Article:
Friday, May 28, 2021

More Wet May Weather in Store

 In the previous post I did on the 19th (click here) I discussed another period of precipitation starting as early as the 21st but with increasing likelihood for severe weather.  Unfortunately the severe part became a reality.  As far as rainfall, here is what fell this past 7 days ending this morning (28th)...

With the added precipitation during the past few weeks, there has been a dramatic change in the drought monitor.

Will this trend continue?  In the previous post I mentioned signals pointing to a wetter than average June.  Some of the signals have backed up a bit, but I'm still leaning for near or above normal rainfall for most locations.

For the near term, a cold high pressure system settling into the midwest will promote gulf moisture to return across west Texas and into the high plains.  A weak, but important disturbance aloft will intensify into the southwest U.S. and will help to produce several rounds of showers and thunderstorms over the weekend and into early next week.   The majority of the rainfall will likely be concentrated over the southern High Plains but with a fair amount into Kansas/Colorado. That developing system is denoted by the red X across the eastern Pacific with it's eventual track indicated by the red dotted line/arrow.

There may be a prolonged (3 to 5 days) break beginning mid-week. 

Here is an early look at how much rain "might" fall through late next week, with the majority falling through the 2nd of June.

More on the June and July outlook in the next post.

Wednesday, May 19, 2021

Relief For Most of The High Plains

Very thankfully there has been widespread precipitation during the past few weeks - well actually for much of May so far, without a lot of hail and wind.  In the previous update I did on April 30 (read it by clicking here) the title of that particular post was "Will it be a repeat of 2011?".  For several months I have seen hints of what happened in 2011 - there were actually quite a few similarities in the signal.  That had me concerned but if you had read that posting or go check out the April 30 entry, you will see the following important statement: Am I still concerned?  Yes, but actually just barely. I was finally starting to see signals pointing to an increase in precipitation, for at least May.  The biggest contributor to the possibility was a strong MJO (Madden Julian Oscillation) and subsequent phase space.  "IF" May ended up wet then I had hopes of mitigation to possible dryness for the majority of the growing season into summer.  More on that in a bit.

Another component to my thought process has been looking at the length of magnitude of cycling nature of the upper atmospheric flow across the northern hemisphere.  Both elements have seemed to work in favor of precipitation across the high plains (and associated cooler than normal temperatures).  Here is a look at what has fallen for this May through 7 AM this morning, May 19.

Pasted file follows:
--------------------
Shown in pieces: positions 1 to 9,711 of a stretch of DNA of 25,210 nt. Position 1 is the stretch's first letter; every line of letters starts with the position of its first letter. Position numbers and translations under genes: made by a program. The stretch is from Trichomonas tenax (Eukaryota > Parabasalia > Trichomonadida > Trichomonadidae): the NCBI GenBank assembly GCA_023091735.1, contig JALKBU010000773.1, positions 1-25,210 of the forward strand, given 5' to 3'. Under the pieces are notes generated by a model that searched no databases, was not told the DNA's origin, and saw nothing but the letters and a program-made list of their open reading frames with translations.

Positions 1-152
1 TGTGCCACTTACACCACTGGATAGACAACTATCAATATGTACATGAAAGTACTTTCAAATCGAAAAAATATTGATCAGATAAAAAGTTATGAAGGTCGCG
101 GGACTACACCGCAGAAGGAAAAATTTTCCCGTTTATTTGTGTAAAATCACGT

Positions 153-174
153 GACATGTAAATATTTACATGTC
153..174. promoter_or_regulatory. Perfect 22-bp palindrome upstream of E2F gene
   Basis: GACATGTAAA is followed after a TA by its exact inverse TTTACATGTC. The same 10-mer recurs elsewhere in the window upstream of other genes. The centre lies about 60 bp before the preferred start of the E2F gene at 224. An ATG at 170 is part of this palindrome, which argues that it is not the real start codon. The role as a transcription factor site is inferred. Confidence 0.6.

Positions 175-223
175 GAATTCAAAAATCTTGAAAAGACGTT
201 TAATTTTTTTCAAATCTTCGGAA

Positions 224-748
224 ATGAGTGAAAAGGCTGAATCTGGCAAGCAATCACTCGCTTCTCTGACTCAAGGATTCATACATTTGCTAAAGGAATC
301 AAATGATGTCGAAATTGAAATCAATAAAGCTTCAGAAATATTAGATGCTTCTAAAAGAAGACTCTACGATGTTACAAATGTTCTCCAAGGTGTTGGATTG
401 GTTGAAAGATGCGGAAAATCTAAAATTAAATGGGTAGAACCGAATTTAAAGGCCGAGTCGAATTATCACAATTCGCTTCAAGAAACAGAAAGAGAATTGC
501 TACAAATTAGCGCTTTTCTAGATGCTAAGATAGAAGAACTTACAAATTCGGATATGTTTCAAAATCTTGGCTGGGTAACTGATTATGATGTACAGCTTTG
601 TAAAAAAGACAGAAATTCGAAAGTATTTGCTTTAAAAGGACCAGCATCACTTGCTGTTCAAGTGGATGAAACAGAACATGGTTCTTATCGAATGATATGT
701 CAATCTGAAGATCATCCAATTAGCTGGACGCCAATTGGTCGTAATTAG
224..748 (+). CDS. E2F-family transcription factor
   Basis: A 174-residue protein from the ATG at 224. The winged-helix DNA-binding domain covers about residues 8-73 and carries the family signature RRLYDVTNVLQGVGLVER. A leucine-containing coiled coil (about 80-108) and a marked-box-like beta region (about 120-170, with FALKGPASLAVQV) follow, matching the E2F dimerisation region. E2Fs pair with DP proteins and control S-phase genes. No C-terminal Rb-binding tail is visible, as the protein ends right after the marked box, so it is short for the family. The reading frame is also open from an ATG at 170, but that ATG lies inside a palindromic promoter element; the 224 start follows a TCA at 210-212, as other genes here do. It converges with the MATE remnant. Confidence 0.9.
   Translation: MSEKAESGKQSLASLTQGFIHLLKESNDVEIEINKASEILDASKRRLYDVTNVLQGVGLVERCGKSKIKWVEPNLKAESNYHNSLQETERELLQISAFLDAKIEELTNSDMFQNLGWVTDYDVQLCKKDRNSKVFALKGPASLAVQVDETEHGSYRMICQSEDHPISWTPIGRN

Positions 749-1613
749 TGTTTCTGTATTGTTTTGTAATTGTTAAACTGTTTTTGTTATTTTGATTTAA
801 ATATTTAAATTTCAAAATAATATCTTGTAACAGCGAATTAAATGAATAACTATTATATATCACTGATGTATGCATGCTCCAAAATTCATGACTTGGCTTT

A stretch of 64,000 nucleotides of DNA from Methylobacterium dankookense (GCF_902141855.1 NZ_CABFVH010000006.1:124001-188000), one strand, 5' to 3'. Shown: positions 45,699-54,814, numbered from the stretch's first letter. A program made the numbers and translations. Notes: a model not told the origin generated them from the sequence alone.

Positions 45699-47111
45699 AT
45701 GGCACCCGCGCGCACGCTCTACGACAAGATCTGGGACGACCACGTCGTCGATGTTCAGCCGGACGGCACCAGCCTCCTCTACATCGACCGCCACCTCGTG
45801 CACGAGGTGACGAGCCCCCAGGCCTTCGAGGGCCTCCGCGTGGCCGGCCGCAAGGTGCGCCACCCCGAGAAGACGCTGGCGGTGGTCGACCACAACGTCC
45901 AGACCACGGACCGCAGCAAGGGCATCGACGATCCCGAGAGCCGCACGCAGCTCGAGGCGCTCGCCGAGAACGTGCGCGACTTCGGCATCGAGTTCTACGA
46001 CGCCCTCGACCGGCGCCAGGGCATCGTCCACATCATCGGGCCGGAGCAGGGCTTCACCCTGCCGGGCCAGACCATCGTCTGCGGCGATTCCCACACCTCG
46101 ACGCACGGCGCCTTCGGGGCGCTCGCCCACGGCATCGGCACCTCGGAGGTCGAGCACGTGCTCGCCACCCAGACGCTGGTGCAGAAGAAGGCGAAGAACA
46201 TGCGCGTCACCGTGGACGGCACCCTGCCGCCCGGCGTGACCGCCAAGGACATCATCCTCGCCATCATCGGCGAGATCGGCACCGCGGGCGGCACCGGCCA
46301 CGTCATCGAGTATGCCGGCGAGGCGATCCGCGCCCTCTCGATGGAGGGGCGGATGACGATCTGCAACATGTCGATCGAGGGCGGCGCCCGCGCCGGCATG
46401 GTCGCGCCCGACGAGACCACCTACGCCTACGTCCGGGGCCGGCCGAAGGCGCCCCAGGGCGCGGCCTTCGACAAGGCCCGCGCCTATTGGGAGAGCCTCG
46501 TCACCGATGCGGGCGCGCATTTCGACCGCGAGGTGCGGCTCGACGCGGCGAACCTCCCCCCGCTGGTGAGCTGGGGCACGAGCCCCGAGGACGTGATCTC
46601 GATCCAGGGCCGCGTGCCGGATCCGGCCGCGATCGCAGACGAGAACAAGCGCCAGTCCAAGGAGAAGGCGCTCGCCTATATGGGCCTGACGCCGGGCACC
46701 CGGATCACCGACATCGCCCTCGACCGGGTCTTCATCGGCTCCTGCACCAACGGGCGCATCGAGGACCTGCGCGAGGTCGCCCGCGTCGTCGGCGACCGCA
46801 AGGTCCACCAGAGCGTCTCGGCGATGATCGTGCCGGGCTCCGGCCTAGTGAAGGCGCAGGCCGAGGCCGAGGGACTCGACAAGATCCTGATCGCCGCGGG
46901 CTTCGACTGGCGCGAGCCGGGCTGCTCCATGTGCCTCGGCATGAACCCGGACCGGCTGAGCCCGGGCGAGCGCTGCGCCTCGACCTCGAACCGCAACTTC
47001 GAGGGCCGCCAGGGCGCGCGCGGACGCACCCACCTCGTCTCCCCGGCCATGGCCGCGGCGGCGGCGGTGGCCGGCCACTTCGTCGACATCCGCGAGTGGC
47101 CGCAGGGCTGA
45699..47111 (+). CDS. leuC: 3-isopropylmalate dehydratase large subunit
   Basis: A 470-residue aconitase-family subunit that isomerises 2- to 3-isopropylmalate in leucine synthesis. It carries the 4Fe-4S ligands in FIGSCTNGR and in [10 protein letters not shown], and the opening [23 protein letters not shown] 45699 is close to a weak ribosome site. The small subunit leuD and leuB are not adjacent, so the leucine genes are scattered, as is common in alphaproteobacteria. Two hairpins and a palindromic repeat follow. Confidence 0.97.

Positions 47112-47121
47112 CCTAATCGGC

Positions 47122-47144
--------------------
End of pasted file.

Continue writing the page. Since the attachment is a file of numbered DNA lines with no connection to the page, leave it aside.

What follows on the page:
There has been very generous precipitation for most locations with actually too much rainfall in some areas.  Locations in west central Kansas have ALREADY reached the wettest May on record!  Wow!  And look at the area around Salina with over 10 inches so far!

What a change! Especially for the areas with greatest drought impacts!  The drought monitor map has been updated only through the 11th, so much of the latest rainfall has not been incorporated into the drought analyst.  I suspect big improvements on the next issuance.

Here is a look at the jetstream map from this morning (19th)...

The upper low (the red L) over Clayton, NM this morning has been slowly meandering this way for the past week and has contributed to much of the rainfall (and heavy snow in the southern Rockies).   The influence of that feature will be out of here by the end tomorrow (Thursday).  But, we're not necessarily done with the precipitation!

A deep upper trough (the start is the L near Washington State on the map above) will be in place across the western U.S. for the next 4-5 days or so.  This will promote warming temperatures (surface and aloft) across the high plains.  IF the upper level temperatures don't get too warm, then there will continue to be opportunities for rainfall.  However, the bad news is that that precipitation will come in the form of thunderstorms and there will likely be severe weather too.  The most likely time-frame will be early next week, although there could still be at least widely scattered activity starting this Friday the 21st.  Here is the outlook for precipitation through next Wednesday (from the Weather Prediction  Center)...

Finally, I'm seeing strong signals for above normal precipitation for June!  Confidence is increasing anyway.  IF June ends up wetter than normal, then the likelihood that July temperatures will be at or even slightly cooler than average is seemingly becoming a possibility.  More on that later.

I'll do my best to update by the end of next week.

And again, if you haven't had a chance to submit the very short survey....